Francis Slay

Summer Jobs
5:22 pm
Wed May 7, 2014

Stl Youth Jobs Program Seeks Funds To Hire More Young People

JPMorgan Chase presented a $100,000 check to Stl Youth Jobs. Pictured from left: Mayor Francis Slay, Incarnate Word Executive Director Bridget Flood, JPMorgan Chase's Scott Bush.
Credit Maria Altman (St. Louis Public Radio)

St. Louis Mayor Francis Slay is asking businesses in the city to help put 500 young people to work this summer through a program called Stl Youth Jobs.

One corporation stepped up Wednesday.

JPMorgan Chase announced a $100,000 donation, and the company is asking other businesses to help.

"It is very important for this city that we build that base, that base of people that understand how to work, love to work and want to be part of this community," said Scott Bush, a managing director and market leader with the firm.

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Mississippi River
4:58 pm
Tue April 29, 2014

River Commerce Group Supports Mississippi River Container-On-Barge Effort

St. Louis Mayor Francis Slay and Missouri River Cities and Town Initiative director Colin Wellenkamp speak at the Inland Rivers, Ports and Terminals conference. The group's conference took place at the Union Station Hotel in Downtown St. Louis.
Credit Jason Rosenbaum, St. Louis Public Radio

A major river commerce group endorsed a plan Tuesday to increase container-on-barge traffic on the Mississippi River. 

The Inland Rivers, Ports and Terminals Association supports shipping goods in containers on barges up and down the Mississippi River. That’s seen as an alternative to using trucks or rail. The group made the announcement at its annual conference in St. Louis.

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Gun Control Nullification
9:14 pm
Mon April 28, 2014

Big City Mayors Speak Out Against Gun Nullification Bills At Missouri Capitol

(l-r) KC Mayor Sly James and STL Mayor Francis Slay appear at Mo. Capitol to speak out against effort by GOP lawmakers to pass gun control nullification legislation.
Credit Marshall Griffin/St. Louis Public Radio

The mayors of St. Louis and Kansas City traveled to the the Missouri Capitol Monday to speak out against legislation to nullify federal gun laws within the Show-Me State.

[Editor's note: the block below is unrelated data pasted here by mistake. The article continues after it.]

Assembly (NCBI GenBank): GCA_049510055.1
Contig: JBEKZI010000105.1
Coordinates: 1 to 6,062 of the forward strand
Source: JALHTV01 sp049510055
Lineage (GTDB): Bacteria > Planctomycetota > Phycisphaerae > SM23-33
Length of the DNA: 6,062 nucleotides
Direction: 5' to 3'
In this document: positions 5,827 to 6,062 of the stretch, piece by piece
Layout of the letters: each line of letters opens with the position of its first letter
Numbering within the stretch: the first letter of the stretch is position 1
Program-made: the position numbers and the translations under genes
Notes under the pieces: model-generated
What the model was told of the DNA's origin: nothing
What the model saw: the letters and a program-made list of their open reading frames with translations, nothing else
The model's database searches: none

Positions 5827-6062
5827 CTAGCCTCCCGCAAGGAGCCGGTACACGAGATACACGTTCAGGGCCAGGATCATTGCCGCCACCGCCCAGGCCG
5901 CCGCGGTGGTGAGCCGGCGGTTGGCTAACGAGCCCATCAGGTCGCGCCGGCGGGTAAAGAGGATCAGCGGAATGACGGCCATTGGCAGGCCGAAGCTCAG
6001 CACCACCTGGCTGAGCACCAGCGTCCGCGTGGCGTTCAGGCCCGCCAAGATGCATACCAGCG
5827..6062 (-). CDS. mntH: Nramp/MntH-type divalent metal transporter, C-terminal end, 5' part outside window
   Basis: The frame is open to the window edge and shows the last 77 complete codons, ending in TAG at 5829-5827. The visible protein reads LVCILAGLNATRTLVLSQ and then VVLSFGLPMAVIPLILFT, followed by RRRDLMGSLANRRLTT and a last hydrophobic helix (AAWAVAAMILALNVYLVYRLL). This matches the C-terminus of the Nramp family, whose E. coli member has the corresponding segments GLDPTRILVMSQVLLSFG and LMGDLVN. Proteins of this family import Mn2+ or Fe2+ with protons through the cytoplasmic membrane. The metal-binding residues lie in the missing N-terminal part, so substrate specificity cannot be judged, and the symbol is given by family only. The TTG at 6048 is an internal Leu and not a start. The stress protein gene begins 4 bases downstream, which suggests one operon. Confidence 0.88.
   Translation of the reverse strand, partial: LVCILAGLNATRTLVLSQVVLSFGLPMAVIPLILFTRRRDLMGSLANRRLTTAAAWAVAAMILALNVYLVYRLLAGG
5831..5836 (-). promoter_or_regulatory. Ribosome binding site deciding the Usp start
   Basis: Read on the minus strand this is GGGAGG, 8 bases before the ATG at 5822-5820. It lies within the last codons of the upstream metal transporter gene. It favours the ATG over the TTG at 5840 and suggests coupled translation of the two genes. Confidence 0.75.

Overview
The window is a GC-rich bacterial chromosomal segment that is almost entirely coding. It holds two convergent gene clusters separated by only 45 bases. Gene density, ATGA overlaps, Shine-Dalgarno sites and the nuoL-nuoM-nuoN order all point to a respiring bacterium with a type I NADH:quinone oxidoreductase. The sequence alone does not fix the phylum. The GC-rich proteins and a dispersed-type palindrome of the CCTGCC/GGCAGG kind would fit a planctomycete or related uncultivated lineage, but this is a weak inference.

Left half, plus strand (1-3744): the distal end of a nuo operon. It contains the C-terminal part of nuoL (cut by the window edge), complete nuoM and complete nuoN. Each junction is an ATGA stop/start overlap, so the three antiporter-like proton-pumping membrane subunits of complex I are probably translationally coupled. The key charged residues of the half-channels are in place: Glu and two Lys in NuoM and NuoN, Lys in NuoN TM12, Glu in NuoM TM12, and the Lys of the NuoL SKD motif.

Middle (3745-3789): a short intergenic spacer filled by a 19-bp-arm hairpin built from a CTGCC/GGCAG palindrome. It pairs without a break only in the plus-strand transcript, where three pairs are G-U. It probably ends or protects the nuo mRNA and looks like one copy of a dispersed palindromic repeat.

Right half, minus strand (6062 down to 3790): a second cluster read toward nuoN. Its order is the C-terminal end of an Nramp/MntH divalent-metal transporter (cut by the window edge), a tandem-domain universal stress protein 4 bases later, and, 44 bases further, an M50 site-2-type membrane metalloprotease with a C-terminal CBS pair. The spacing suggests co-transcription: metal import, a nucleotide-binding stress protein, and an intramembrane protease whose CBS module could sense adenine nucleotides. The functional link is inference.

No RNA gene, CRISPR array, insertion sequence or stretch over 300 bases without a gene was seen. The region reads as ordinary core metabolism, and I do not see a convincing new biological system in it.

St. Louis Mayor Francis Slay, a Democrat, calls the legislation  "absurd, embarrassing and reckless."

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Wildlife Conservation
3:54 pm
Tue April 22, 2014

New St. Louis Initiative Encourages Residents To Plant "Milkweeds For Monarchs"

A female monarch collects nectar from a milkweed flower.
Lincoln Brower

The City of St. Louis and several partners are launching a project to help monarch butterflies.

It involves encouraging area residents to plant milkweeds -- a plant with large fruit pods that release fluffy seeds in the fall.

The Saint Louis Zoo is one of the partners in the “Milkweeds for Monarchs” initiative, along with the Missouri Botanical Garden and the Missouri Department of Conservation.

The zoo's curator of invertebrates, Edward Spevak, says milkweeds are critical to the monarch’s survival.

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St. Louis on the Air
6:14 pm
Thu April 17, 2014

What Would St. Louis Look Like With A Population Of 500,000?

Credit St. Louis Public Radio

Local architect Dan Jay is conducting a thought experiment: What would the city of St. Louis look like if it regained a population of 500,000? (That would mean an increase of 185,000 residents).

After decades of population decline in the city, Jay wants to think big about what a population increase would look like—and what it would take to get there.

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The Rundown
10:33 pm
Mon April 14, 2014

Economy & Innovation Rundown: Imagination And Startups

The Victoria building stood at the corner of Eighth and Locust streets. It has since been demolished. This photograph was taken in 1940 when St. Louis had more than 800,000 residents.